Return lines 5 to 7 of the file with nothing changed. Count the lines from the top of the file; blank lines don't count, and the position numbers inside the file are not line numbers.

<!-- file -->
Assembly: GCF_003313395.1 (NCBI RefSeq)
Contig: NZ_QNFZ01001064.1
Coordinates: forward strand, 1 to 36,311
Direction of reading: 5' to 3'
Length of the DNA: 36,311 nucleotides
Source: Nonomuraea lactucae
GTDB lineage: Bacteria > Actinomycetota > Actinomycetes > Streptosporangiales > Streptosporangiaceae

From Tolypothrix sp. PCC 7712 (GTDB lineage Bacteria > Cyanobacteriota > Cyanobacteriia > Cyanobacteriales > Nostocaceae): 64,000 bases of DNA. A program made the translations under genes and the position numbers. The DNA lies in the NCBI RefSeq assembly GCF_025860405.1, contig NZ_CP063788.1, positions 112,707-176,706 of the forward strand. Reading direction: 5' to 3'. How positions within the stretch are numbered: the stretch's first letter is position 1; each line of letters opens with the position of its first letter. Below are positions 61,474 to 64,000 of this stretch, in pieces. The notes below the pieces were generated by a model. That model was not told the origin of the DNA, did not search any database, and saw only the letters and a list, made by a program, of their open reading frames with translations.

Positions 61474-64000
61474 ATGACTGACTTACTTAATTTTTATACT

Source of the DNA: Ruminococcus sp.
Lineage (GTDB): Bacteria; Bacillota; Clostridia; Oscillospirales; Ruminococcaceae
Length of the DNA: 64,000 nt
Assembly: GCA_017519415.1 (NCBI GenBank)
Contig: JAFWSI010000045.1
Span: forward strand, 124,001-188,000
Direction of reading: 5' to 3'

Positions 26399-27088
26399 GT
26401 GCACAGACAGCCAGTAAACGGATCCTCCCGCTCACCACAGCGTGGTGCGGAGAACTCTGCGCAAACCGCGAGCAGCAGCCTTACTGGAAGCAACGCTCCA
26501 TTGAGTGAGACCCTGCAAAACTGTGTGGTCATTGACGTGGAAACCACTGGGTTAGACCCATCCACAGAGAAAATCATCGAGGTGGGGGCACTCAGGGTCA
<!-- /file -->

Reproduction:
Length of the DNA: 36,311 nucleotides
Source: Nonomuraea lactucae
GTDB lineage: Bacteria > Actinomycetota > Actinomycetes > Streptosporangiales > Streptosporangiaceae